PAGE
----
From over 500 nominees, a total of 117 young scientists and economists from 50 different colleges and universities in the United States and Canada, including Caltech's six, were selected to receive a Sloan Research Fellowship.

Twenty-eight former Sloan Fellows have received Nobel prizes.

"It is a terrific honor to receive this award and to be a part of such a tremendous tradition of excellence within the Sloan Foundation," said Stoltz. Asimow commented that he will use his Sloan Fellowship to "support further investigation into the presence of trace concentrations of water in the deep earth... I'm pleased because funds that are unattached to any particular grant are enormously useful for seeding new and high-risk projects that are not quite ready to turn into proposals." On his research, Peters said, "The Sloan award will provide invaluable seed money for work we've initiated in the past few months regarding nitrogen reduction using molecular iron systems."

The Alfred P. Sloan Research Fellowship program was established in 1955 by Alfred P. Sloan, Jr., who was the chief executive officer of General Motors for 23 years. Its objective is to encourage research by young scholars at a time in their careers when other support may be difficult to obtain. It is the oldest program of the Alfred P. Sloan Foundation and one of the oldest fellowship programs in the country.

Contact: Deborah Williams-Hedges (626) 395-3227 debwms@caltech.edu

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Caltech Professor Receives National Academy of Sciences Award

PASADENA, Calif.— Harry B. Gray, Arnold O. Beckman Professor of Chemistry and founding director of the Beckman Institute at the California Institute of Technology, has been awarded the National Academy of Sciences (NAS) Award in Chemical Sciences.

This medal and prize of $20,000 are awarded annually for "innovative research in the chemical sciences that, in the broadest sense, contributes to a better understanding of the natural sciences and to the benefit of humanity," according to NAS. Gray was chosen for "his demonstration of long-range electron tunneling in proteins, his inspirational teaching and mentoring of students, and his unselfish service as a statesman for chemistry." The prize, supported by the Merck Company Foundation, has been presented since 1979.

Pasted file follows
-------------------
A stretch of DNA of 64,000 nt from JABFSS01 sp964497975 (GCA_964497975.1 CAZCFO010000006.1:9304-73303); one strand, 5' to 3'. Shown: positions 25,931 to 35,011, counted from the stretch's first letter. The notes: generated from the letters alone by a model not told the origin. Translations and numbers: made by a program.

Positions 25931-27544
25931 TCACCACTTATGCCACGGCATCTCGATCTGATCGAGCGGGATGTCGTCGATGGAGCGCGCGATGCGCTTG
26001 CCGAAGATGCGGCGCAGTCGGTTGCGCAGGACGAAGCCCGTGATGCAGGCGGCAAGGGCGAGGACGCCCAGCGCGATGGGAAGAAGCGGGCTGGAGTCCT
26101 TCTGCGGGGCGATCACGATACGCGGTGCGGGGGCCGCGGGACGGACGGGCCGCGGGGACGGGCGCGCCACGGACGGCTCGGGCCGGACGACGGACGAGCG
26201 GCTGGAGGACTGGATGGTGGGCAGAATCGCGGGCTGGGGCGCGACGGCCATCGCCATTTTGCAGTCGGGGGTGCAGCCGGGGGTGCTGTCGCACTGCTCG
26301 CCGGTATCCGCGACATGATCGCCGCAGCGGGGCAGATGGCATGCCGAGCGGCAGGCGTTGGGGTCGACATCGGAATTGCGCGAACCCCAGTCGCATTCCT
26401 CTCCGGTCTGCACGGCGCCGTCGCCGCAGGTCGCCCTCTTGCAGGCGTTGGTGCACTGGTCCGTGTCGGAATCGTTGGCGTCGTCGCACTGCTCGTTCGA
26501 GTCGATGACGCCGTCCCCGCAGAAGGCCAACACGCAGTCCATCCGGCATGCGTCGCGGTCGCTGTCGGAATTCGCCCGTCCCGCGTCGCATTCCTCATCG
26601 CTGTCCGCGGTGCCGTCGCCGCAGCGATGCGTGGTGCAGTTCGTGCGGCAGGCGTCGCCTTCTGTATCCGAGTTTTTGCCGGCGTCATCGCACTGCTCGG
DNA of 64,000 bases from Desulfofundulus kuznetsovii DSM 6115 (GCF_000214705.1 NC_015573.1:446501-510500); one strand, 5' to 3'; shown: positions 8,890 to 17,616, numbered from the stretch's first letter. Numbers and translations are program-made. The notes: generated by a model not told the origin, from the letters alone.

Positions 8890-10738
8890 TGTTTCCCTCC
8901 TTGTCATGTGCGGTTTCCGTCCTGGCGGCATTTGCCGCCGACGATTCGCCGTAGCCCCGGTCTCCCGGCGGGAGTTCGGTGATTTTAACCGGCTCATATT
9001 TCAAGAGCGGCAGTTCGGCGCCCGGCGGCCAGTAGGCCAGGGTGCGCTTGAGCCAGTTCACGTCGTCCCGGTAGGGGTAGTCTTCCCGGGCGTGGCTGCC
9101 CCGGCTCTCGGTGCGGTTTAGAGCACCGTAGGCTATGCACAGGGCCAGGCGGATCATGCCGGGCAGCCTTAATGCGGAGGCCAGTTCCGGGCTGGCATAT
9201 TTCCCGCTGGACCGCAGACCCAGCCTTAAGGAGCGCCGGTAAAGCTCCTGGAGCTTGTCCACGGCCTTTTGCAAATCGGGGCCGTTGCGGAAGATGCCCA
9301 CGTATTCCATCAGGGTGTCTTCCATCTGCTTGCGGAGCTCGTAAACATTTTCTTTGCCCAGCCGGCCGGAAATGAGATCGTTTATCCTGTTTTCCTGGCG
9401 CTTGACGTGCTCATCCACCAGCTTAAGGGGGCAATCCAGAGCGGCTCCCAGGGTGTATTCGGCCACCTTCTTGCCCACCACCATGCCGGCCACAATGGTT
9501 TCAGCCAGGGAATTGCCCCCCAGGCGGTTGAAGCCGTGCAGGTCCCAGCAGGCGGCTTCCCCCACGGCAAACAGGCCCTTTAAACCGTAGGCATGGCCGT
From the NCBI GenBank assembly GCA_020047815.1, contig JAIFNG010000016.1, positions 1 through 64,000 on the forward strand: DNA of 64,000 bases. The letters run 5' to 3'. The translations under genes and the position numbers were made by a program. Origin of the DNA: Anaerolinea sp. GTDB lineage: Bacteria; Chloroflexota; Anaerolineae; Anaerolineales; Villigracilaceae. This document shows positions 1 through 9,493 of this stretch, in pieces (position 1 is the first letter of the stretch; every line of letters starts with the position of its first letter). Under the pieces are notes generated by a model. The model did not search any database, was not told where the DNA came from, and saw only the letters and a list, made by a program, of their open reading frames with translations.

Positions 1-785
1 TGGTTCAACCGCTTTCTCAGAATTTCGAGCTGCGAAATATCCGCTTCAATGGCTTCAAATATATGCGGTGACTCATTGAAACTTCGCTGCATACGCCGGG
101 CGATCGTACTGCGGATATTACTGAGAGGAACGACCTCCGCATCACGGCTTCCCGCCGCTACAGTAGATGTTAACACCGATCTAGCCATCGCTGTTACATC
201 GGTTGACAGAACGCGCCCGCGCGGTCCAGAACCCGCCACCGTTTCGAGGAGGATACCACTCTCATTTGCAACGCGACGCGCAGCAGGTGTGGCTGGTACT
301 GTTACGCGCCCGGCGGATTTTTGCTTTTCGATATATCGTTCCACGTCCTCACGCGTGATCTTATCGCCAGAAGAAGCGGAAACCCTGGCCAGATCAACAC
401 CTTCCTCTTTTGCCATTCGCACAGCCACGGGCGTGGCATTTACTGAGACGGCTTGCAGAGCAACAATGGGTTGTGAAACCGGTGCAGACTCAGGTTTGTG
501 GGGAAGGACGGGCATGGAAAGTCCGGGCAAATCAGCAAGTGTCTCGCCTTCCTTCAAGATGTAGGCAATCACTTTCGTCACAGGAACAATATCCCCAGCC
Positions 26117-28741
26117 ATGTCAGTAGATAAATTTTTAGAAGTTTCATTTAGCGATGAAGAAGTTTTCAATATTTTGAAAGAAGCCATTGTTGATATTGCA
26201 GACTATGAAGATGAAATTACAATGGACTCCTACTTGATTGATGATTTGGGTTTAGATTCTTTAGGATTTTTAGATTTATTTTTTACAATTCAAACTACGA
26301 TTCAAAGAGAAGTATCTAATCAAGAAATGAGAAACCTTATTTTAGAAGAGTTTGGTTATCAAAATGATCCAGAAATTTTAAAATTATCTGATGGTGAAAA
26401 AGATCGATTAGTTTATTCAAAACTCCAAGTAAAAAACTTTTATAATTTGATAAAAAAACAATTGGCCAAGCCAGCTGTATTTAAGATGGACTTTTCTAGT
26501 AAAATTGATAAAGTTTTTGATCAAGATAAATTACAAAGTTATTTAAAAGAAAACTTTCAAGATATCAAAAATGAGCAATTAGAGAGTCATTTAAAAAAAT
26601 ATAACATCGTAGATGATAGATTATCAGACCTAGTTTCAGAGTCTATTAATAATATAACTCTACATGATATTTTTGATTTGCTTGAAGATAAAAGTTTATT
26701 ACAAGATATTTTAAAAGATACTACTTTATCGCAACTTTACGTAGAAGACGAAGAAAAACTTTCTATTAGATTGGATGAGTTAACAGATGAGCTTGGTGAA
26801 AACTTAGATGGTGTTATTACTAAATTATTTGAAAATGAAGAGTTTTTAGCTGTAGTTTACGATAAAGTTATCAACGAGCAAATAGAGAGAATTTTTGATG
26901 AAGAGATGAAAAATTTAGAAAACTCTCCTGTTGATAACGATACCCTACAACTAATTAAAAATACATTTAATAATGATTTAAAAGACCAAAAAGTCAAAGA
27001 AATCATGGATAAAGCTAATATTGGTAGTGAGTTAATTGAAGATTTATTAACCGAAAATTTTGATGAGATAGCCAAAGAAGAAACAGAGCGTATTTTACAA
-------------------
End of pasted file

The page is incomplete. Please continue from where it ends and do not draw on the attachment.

Gray's noteworthy career has focused on interdisciplinary research that addresses many of the fundamental problems in inorganic spectroscopy and photochemistry, biological inorganic chemistry, and biophysics.

Gray, the recipient of numerous distinguished honors and awards, has been a Caltech professor since 1966. He was named the Arnold O. Beckman Professor of Chemistry in 1981, and served as chair of the Division of Chemistry and Chemical Engineering from 1978 to 1984. From 1986 to 2001 he was the head of the Beckman Institute. Gray received the National Medal of Science in 1986.

Contact: Deborah Williams-Hedges (626) 395-3227 debwms@caltech.edu

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Two Caltech Professors Elected to American Philosophical Society

PASADENA, Calif. — The American Philosophical Society (APS) recently announced that Pamela J. Bjorkman, professor of biology at Caltech and investigator of the Howard Hughes Medical Institute (HHMI), and Peter B. Dervan, Bren Professor of Chemistry, are two of the 37 new members elected in this year.

Bjorkman is being recognized for her work with molecules needed for cell-surface recognition, and their role in the immune system. Her lab is responsible for the discovery of the three-dimensional structure of a protein implicated in cachexia, the syndrome that causes AIDS and cancer patients to lose body mass.

With a BA from the University of Oregon in 1978 and a PhD from Harvard in 1984, Bjorkman joined the Caltech staff in 1989 as an assistant professor of biology. She became a full professor in 1998, and also a full investigator for the HHMI in 2000.

In addition to the APS, Bjorkman is also a member of the National Academy of Sciences, and has been awarded the Gairdner Foundation International Award, which recognizes contributions to the medical sciences, the William B. Coley Award for Distinguished Research in Fundamental Immunology, and the Paul Ehrlich and Ludwig Darmstaedter Award.